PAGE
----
Science and the Importance of Seeing

We usually visualise cells as colourless, stationary blobs; but new advances in imaging have radically changed our power to capture the lives of cells.

Science, we know, demands that we become comfortable dwelling within the abstract. No one can ever ‘see’ a quark or lepton, though we can listen to musical interpretations of the activity of subatomic particles. So too, the very cells that constitute our bodies are elusive; when we isolate them and direct light upon them to study them, we inevitably kill them. The less we can visualise, make auditory, or tactile the subjects of micro-science, the fewer chances are there that we will trade the mental state of wonderment for familiarity and comprehension. It may not be hyperbole to say that some of the philosophical questions that arise Continue reading “Science and the Importance of Seeing”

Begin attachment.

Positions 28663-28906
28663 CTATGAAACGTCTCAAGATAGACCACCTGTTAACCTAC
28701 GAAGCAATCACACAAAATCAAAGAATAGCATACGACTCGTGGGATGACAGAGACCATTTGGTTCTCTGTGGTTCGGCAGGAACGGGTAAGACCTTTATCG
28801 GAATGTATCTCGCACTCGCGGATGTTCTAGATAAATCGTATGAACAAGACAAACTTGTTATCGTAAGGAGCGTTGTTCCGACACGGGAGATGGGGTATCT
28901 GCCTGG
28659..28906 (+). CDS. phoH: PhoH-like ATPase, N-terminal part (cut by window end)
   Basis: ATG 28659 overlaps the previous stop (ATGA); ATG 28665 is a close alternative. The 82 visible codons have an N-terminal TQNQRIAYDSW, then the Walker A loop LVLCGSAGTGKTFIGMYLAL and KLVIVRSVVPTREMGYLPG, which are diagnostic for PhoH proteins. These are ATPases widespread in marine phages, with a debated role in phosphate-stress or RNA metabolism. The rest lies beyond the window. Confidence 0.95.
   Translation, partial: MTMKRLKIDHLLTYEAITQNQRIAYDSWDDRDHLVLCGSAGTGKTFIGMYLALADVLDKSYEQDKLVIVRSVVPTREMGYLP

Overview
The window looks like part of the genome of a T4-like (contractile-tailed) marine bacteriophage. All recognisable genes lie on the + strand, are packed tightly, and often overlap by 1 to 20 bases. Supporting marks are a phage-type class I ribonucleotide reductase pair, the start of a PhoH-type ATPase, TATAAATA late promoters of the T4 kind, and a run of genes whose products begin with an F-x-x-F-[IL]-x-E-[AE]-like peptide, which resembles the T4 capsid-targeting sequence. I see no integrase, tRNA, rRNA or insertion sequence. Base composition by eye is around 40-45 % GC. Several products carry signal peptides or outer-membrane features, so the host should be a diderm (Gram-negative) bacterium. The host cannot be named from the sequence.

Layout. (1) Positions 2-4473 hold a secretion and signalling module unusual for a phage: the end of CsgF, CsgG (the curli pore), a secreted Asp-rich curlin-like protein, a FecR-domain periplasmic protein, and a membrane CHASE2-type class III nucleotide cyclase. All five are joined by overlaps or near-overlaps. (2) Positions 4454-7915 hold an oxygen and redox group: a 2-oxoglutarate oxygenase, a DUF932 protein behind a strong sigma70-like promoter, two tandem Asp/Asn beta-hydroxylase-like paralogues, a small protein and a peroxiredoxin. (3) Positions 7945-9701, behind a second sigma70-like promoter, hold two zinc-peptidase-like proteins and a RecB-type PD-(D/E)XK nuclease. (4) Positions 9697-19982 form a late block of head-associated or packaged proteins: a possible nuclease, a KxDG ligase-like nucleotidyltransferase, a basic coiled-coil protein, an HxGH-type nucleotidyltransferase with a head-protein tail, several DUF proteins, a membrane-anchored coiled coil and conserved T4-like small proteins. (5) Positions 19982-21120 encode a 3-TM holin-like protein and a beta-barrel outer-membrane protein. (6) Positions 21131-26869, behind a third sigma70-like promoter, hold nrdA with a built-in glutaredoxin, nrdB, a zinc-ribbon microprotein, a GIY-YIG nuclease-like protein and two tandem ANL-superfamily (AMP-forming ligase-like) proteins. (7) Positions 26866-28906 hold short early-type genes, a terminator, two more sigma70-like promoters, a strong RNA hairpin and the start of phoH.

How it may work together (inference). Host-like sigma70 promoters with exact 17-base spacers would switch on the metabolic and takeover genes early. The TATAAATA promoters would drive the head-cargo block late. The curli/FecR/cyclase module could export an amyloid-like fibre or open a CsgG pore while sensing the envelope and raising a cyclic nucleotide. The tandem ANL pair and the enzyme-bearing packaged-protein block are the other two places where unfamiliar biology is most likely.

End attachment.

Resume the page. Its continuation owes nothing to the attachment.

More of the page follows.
Brains, death, and definition

In the latest issue of The New Atlantis Alan Rubenstein—a staff member of the United States President’s Council on Bioethics—discusses a report written by that council, entitled and about, Controversies in the Determination of Death. “At stake in the report,” he says, “is the moral status of those human beings who are ‘suspended at the threshold.’” Continue reading “Brains, death, and definition”